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Continuous glucose monitoring in older people with diabetes and memory problems: a mixed-methods feasibility study in the UK

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Abstract

OBJECTIVES: Older people with diabetes are at increased risk of harm from hypoglycaemia, particularly where there are coexisting memory problems. Continuous glucose monitoring (CGM) offers important benefits in terms of detecting hypoglycaemia, but the feasibility of use and extent of data capture has not been tested in this patient group. Our objective was to investigate the feasibility of trialling a CGM intervention in the community setting in older people with diabetes and memory problems. DESIGN: Mixed-methods feasibility study. SETTING: Community dwellings in the UK. PARTICIPANTS: Patients aged ≥65 with diabetes and abbreviated mental test score ≤8 or known dementia. INTERVENTION: FreeStyle Libre CGM. PRIMARY AND SECONDARY OUTCOME MEASURES: Feasibility criteria were numbers of eligible patients, recruitment, attrition, extent of capture of glucose readings and adverse events. Qualitative interview. RESULTS: We identified 49 eligible participants; 17 consented, but 5 withdrew before recording of data because they or their carers felt unable to manage study procedures. 12 participants (mean age 85 years) completed the study without adverse events. Data capture across 14 days ranged between 3% and 92% (mean 55%); 6 participants had <60% capture. Hypoglycaemic events were recorded in six out of nine insulin users. Qualitative interviews found: the device does not interfere with daily activities, usability and comfort was positive, and it was helpful for carers in monitoring participants' glucose concentrations. CONCLUSIONS: The device was acceptable to participants, and carers reported greater ease in monitoring the participant's glucose concentrations. However, completeness of data capture varied considerably with this device due to the need for users to conduct ≥3 scans per day. Real-time devices with automated data transfer may be more suitable in older people with memory problems.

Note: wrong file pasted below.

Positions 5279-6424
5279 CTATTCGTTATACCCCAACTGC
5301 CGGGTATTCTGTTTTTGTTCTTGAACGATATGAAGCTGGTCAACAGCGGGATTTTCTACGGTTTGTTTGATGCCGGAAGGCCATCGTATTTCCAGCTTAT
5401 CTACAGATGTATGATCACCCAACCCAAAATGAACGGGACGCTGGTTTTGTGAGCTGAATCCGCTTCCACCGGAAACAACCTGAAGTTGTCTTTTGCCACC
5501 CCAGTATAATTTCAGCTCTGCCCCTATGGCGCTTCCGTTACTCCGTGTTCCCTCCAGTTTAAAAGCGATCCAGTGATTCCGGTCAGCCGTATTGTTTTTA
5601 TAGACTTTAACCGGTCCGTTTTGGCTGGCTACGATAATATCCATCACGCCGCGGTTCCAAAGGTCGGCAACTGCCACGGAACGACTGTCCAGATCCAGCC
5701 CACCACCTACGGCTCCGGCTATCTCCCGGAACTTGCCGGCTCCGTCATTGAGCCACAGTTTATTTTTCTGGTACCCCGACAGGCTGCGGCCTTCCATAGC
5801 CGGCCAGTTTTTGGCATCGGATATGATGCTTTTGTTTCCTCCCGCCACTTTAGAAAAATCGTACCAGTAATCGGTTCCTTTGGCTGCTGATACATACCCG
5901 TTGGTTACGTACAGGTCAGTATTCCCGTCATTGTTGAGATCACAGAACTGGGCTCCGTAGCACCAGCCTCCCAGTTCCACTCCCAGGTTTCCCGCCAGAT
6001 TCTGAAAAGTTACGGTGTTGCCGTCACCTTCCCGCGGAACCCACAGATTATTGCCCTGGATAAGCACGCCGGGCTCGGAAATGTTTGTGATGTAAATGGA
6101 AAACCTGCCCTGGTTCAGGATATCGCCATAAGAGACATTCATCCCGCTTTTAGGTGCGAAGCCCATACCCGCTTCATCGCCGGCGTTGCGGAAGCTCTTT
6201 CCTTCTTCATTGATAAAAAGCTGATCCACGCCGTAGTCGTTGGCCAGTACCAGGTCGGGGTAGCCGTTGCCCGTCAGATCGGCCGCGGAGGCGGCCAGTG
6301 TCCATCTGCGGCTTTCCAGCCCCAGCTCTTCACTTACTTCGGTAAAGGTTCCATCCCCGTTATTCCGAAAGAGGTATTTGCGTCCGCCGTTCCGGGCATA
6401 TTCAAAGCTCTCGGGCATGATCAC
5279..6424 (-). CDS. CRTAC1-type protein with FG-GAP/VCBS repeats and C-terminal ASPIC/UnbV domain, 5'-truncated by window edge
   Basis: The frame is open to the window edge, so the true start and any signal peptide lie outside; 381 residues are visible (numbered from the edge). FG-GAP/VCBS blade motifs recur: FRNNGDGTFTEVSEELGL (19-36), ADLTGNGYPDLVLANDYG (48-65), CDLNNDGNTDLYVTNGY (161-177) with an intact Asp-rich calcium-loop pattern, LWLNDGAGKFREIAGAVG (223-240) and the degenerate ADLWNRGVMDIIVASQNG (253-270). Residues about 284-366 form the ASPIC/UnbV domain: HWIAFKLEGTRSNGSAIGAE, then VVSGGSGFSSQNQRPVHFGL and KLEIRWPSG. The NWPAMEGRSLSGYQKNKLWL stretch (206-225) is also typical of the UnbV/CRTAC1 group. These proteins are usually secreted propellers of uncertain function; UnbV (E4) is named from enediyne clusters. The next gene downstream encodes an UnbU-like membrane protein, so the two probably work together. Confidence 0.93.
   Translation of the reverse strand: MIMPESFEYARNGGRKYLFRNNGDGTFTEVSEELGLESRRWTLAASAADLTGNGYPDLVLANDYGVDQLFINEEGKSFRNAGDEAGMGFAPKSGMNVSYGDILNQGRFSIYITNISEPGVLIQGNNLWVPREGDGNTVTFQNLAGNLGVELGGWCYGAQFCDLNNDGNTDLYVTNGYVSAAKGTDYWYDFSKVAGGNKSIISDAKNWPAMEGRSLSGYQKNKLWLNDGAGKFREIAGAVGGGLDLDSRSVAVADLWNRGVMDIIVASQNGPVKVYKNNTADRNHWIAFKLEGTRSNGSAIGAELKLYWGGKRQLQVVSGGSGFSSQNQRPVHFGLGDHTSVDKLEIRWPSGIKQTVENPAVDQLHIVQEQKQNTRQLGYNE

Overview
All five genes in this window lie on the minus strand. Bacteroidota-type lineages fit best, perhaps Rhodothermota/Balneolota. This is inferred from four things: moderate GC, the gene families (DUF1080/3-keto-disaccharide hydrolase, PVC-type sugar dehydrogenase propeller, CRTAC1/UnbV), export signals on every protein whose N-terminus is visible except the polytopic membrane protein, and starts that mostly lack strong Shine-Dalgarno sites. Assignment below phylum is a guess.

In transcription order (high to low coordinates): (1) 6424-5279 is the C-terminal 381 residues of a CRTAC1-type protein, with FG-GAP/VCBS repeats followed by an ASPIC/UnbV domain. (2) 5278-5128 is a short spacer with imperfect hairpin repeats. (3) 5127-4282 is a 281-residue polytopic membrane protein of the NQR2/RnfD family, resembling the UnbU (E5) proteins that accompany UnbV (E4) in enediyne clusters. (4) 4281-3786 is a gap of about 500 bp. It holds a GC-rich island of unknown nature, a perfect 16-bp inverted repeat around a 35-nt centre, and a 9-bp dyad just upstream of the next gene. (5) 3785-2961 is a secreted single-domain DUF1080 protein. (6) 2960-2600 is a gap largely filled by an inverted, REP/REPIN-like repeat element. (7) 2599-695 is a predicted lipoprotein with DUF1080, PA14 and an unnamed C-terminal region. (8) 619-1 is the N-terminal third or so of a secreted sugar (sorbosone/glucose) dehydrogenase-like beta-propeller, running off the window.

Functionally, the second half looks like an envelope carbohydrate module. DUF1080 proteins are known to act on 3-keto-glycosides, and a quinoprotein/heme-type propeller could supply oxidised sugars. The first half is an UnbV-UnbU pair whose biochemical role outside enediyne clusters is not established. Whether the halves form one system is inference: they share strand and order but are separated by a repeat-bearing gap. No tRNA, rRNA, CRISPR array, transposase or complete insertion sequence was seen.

Details

Original languageEnglish
Article numbere032037
JournalBMJ Open
Volume9
Issue number11
DOIs
Publication statusPublished - 18 Nov 2019
Peer-reviewedYes

Keywords

    Research areas

  • Dementia, Diabetes & endocrinology, GERIATRIC MEDICINE

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